I'm unable to connect to a particular home wireless network under Fedora 9, although I can connect to it using WinXP on the same machine. My Fedora installation is able to connect to my college's unsecured wireless network, so it's not a driver issue I think.It seems to be an authorisation issue, as I'll describe below, but there's one other thing that's bothering me. The SSID for the network I have problems with is for some reason not listed in Network Manager's drop-down list, nor is it in the output of iwlist wlan0 scan. But I'm pretty sure it's not a "hidden" network - I don't know exactly how those work, but I helped the owner of the wifi network in setting it up, and don't remember doing anything that would make it hidden. As far as I can remember, Windows found the network automatically without having to be told the SSID. What's the best way to confirm whether it's a hidden network or not?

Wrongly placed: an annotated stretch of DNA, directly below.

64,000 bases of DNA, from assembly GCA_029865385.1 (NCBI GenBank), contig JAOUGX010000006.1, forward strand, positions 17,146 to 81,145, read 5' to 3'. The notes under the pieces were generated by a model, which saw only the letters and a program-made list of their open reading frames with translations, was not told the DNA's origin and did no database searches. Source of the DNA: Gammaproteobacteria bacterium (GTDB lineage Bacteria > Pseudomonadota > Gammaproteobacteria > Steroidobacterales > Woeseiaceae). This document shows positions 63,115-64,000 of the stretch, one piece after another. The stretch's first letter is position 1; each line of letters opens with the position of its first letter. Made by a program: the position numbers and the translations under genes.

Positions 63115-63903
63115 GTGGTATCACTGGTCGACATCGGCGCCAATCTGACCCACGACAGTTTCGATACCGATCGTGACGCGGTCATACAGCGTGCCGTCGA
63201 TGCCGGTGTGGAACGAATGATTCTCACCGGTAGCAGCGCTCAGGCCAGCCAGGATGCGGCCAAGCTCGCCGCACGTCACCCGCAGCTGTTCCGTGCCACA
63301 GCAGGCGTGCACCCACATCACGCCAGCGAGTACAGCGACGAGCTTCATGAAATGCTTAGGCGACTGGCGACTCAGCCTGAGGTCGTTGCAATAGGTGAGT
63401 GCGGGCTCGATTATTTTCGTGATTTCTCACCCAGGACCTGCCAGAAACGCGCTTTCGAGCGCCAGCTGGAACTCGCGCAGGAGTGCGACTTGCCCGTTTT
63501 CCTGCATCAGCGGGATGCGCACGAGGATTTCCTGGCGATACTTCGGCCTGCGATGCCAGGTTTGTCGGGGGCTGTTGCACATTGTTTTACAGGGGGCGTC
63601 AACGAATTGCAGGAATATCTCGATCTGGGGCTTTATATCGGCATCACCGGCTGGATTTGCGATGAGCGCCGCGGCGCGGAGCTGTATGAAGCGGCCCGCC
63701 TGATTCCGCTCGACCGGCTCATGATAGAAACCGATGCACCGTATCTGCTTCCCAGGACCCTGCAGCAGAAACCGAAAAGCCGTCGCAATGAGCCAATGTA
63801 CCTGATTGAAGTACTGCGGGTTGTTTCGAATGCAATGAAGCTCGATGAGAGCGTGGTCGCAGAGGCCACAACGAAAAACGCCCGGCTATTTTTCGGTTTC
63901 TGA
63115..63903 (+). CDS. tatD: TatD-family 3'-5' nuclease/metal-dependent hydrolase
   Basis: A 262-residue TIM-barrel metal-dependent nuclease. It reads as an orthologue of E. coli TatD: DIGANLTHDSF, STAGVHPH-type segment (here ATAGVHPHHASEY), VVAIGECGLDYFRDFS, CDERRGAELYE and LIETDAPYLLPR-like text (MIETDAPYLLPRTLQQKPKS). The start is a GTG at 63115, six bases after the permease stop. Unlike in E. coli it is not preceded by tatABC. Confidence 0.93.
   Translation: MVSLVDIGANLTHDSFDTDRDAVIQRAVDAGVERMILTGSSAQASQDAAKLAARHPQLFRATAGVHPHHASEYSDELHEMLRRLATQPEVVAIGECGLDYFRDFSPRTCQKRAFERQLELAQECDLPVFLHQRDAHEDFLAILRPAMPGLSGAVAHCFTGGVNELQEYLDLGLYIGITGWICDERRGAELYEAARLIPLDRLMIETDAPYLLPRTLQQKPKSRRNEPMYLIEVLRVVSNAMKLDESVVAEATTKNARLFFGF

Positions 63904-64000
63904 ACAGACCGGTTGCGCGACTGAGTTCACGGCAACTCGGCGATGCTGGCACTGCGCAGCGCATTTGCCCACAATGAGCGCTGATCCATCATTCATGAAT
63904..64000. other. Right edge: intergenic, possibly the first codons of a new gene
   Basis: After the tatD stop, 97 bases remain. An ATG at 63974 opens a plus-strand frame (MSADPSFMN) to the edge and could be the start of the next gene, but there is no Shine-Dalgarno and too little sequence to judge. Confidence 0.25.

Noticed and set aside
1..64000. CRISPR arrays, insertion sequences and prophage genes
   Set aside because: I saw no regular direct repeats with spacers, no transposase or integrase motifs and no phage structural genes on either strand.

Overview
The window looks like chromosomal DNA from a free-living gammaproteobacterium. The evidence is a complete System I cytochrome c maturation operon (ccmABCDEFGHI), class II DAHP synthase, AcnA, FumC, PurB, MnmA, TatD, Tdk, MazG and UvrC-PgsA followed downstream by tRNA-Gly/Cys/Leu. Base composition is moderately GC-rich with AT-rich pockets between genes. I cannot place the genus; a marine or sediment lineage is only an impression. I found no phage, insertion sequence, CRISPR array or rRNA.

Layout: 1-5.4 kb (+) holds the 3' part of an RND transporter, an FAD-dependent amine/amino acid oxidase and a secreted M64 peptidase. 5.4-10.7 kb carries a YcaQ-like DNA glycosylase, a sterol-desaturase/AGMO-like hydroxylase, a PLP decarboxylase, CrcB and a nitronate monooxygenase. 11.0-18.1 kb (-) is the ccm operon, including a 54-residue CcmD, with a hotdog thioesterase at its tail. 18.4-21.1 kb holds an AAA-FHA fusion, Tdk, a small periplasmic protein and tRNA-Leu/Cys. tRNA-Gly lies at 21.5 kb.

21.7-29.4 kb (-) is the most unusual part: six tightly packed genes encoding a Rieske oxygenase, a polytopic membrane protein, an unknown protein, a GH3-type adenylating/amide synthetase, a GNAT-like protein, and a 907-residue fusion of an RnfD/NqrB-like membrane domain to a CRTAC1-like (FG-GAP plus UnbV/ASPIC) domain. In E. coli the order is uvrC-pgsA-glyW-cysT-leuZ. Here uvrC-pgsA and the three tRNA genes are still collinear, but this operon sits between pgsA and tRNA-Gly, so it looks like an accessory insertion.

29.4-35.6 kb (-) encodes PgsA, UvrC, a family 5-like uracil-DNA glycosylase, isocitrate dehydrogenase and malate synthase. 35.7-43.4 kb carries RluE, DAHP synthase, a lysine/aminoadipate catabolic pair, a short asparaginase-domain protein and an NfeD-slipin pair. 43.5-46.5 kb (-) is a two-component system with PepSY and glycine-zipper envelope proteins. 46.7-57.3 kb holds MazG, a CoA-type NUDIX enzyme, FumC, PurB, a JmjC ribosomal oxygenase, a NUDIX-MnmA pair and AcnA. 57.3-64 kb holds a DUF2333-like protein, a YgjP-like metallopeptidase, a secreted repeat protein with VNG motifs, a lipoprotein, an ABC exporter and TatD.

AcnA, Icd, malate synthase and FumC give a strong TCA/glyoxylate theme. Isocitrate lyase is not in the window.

Anyway, I try to connect by selecting connect to other wireless network in Network Manager, and entering the SSID. As far as I can tell from the error messages below, the machine does contact the network and attempt to connect, but I'm not authorising myself properly. That may be a completely wrong diagnosis, but hopefully someone can see from the below info whether it's correct or not.I'm not sure which option to use for "Wireless Security": at the time we set up the network, it gave us a Hex WEP key of 26 characters, which is 104 bits. But none of the options in Network Manager's list match that. Here are the options it has, and the error message I get with each one:None - if I select this, it fails to connect, with no error message. WEP 128-bit passphrase - if I select this and attempt to use my 26-character WEP key, it brings up a new dialog, saying "Passwords or encryption keys are required to access the wireless network [SSID]." It has a drop-down box labelled "Wireless Security", but this time the only option is "None", and the connect button is disabled, I can only click cancel. WEP 40/128-bit hex - as above. WEP 40/128-bit ASCII - The connect button is disabled when I try to use the WEP key, as the string is too long. Despite the fact that it says 40/128-bit, it actually accepts 5 and 13-character strings (40 or 104-bit). Since I've got a 104-bit hex key, I tried converting it to ASCII, but it consists of mostly unprintable characters, so I'm not sure there's any way to actually enter it into the textfield. I might have done something wrong here, so I've put my code below to see if anyone can point out a mistake. LEAP - requires a username, not applicable here I think. Windows doesn't need one, and we don't have one from when we set the network up.Dynamic WEP (802.1x) - requires username, private key and various other things, all N/A WPA & WPA2 Personal - Brings up a dialog with the same text as for "128-bit passphrase", but this time "WPA & WPA2 Personal" is the only option in the drop-down list, instead of "None". It asks for a password, so I just enter the hex key again - now it asks for the password for the Gnome Default Keyring, which I don't think I've ever set up. Don't know if I can go any further with that, but my understanding is that since we were given a WEP key when we set up the network, WPA will be N/A.WPA & WPA2 Enterprise - as Dynamic WEP. N/A.Hopefully that's enough info that someone can help diagnose the problem. Some of the behaviour of Network Manager described above doesn't make sense to me, and I'm wondering if it's buggy.